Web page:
There has been a strong but understandable backlash to the lost homestand of the Alabama basketball team, which has placed the Crimson Tide back on the slippery side of the NCAA Tournament bubble. Fans had high hopes for this season. The preseason publicity coming from UA and its head coach Avery Johnson did little to tamp down the expectations. For much of the year, most Alabama fans stuck with the team. Then, when it frankly needed only a split of a two-game homestand to avoid the “bubble” and put itself solidly in the field — Alabama lost both games and did so in a way that would turn the most enthusiastic supporter into a cynic.

Alabama fell behind Arkansas, 14-2, although it did make enough of a comeback to at least keep the crowd around for the second half. Against Florida, there was no sense sticking around after the halftime entertainer had balanced an ironing board on his head. That’s taking your own home crowd out of the game before it can help you.

So it’s not unfair or unexpected that fans are frustrated and venting that frustration out loud. Instead of condemning those opinions, one should consider the very valid reasons for the noise.

The one area of player criticism that makes me wary is when an individual or a team is accused of failing to compete. You see it phrased in different ways — “quit,” is the most common, but there is “tanked” or “has no heart” among a hundred other variations.

In reality, that’s extremely rare. Athletes that have reached the major college level have had countless chances to “quit” along the way. There are far easier ways to spend your time. College players are competitive by nature.

They are, however, human. Sometimes they do get physically dominated and worn down. That can happen to the best teams — Alabama football has done it to opponents routinely under Nick Saban, and even had it happen the other way around a time or two, as when defensive players who were by no means “quitters” were on the field for 100 plays against Clemson in the 2016 season’s championship game. They simply had no energy left.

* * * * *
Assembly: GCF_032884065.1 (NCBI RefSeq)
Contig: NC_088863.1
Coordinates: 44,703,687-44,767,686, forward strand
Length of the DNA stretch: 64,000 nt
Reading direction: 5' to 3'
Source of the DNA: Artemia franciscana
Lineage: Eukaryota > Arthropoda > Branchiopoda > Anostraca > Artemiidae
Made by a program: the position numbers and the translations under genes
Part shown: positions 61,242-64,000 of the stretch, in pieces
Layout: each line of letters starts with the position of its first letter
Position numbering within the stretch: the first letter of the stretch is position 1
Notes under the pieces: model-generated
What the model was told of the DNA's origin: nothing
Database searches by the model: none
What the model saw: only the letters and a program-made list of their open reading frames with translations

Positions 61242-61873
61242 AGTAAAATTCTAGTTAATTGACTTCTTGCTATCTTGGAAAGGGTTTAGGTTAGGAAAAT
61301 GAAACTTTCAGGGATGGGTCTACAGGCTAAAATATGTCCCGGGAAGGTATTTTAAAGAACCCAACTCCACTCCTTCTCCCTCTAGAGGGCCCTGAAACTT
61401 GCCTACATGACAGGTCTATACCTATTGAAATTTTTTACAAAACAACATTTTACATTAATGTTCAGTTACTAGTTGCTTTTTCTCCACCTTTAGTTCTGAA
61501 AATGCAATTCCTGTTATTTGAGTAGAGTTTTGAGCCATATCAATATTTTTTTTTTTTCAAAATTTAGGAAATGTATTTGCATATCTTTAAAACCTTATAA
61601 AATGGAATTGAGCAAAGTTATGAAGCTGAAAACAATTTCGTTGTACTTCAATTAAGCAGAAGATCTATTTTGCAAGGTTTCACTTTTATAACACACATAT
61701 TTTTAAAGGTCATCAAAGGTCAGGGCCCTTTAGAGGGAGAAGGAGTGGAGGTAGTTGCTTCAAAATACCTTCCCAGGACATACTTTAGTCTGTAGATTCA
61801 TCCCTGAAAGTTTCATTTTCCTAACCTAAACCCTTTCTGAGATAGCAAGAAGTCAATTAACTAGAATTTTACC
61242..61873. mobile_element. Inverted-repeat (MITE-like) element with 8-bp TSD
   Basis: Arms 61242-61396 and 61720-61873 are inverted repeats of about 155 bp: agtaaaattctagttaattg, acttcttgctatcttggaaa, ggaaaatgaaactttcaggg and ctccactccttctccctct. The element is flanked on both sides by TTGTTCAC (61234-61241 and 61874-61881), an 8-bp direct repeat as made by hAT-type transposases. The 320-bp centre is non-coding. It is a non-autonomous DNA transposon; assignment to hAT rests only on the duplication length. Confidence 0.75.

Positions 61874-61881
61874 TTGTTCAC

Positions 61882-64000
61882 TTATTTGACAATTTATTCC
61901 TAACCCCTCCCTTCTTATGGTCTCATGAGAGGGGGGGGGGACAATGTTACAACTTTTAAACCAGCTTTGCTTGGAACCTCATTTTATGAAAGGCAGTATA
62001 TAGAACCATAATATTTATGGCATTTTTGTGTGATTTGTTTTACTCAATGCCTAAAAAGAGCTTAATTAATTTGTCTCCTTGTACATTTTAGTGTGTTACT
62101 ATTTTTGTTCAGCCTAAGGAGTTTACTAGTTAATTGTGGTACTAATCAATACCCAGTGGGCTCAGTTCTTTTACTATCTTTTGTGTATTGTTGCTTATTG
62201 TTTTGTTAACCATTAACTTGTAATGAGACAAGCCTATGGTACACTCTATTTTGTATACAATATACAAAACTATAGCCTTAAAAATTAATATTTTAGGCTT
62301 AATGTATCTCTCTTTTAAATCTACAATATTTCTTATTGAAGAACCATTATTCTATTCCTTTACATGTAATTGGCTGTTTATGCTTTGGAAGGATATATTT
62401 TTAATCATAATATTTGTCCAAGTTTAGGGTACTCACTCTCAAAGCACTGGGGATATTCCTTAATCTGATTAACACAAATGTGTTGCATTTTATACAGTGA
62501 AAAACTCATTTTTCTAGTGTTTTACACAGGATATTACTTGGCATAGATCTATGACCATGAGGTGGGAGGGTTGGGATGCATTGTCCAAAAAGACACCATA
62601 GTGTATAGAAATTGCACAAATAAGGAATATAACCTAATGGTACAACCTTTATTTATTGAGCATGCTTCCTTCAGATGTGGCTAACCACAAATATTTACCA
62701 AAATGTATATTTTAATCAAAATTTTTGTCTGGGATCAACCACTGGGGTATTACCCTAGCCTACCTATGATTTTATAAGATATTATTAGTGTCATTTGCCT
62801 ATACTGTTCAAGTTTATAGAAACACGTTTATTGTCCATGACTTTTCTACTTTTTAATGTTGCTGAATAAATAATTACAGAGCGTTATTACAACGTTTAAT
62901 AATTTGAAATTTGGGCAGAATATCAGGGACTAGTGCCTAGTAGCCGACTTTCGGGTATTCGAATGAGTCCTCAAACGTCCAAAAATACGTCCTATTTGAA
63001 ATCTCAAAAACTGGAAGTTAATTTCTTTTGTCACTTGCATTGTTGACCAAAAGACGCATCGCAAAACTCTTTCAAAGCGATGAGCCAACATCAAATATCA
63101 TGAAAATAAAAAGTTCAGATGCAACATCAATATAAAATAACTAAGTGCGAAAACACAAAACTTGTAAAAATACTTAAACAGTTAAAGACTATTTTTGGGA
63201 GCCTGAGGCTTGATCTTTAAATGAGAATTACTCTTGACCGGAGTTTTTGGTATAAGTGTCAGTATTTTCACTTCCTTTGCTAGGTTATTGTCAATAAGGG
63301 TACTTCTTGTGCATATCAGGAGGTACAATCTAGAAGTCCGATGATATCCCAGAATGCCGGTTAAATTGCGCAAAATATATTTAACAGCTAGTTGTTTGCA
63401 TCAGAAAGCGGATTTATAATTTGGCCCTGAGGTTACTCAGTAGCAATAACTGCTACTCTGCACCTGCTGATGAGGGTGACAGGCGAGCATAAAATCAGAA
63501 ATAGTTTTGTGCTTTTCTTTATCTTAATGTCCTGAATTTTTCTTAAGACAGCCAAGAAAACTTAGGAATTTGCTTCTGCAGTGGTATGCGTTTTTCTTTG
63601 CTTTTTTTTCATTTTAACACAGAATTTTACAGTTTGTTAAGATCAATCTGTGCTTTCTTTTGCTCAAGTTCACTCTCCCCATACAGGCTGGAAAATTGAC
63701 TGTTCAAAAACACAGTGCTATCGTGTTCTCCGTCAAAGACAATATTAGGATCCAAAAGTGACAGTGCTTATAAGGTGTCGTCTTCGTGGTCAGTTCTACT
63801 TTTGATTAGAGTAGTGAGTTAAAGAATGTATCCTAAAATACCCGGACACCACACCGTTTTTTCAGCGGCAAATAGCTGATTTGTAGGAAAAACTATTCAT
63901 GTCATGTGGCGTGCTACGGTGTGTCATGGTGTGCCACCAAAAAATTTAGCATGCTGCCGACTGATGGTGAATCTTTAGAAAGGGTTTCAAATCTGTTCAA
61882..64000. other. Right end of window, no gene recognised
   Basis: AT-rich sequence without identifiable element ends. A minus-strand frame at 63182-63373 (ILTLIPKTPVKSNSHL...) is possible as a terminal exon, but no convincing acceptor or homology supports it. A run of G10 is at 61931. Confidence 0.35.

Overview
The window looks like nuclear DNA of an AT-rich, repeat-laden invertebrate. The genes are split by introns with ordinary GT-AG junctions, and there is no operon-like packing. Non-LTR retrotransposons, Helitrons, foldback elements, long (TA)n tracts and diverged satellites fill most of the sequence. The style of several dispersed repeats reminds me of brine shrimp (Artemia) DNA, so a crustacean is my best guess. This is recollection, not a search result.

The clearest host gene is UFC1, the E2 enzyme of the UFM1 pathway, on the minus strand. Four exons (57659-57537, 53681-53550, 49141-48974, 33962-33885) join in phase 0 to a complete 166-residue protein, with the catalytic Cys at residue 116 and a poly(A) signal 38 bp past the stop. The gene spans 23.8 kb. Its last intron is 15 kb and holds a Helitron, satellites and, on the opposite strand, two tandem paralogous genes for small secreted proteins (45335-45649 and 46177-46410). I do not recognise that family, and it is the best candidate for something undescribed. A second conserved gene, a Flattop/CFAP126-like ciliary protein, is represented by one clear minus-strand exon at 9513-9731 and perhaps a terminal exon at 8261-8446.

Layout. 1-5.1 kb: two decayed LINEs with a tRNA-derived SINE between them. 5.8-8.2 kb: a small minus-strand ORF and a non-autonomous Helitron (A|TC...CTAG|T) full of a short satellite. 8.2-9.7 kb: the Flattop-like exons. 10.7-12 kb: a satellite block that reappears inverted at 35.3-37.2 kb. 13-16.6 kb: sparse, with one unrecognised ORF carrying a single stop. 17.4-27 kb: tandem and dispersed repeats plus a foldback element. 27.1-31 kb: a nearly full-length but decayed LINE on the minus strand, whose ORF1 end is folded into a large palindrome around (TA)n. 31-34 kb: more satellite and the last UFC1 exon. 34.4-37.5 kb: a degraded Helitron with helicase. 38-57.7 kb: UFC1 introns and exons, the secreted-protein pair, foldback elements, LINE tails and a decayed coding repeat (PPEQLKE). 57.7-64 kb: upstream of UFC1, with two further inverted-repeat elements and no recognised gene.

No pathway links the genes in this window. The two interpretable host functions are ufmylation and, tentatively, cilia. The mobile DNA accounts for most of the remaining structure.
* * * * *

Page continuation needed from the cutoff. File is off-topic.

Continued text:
That hasn’t been the case, either.

There are psychological causes for seeming reluctant, too. That is what has afflicted Alabama. Nothing causes hesitation like confusion and for the better part of the last three games, Alabama has looked confused. What, after all, is the offensive identity? In a 14-minute stretch without a field goal (allowing for the fact that there were some makeable shots that rimmed out in that stretch), what fundamental play do you call, and who on the floor makes sure that play gets run? If the players stand aside and wait for Collin Sexton to do something, a frequent complaint in recent weeks, does that mean Sexton isn’t competitive? Or does it mean his role isn’t clearly defined 30 games into the season? If that affects team chemistry, which it seems to do, where is the mandate that either the other players accept Sexton’s role or, alternatively, that Sexton will be used differently?

There is a difference in “not competing” and in “not having confidence in what’s going on.” But both can lead to paralysis. If it’s the latter case, then the coaching staff should have fixed it long before now, settling on a lineup, defining the roles, building a foundation on something other than improvisation.

Avery Johnson said after the Florida loss that Alabama’s season is not over, which is true. A win at Texas A&M on Saturday could get Alabama back on the good side of the bracket. It’s a long shot, but still a shot. But it will take a plan that every player understands and has confidence in implementing. Just hoping it will happen isn’t going to do, not after 30 games.

Reach Cecil Hurt at or 205-722-0225.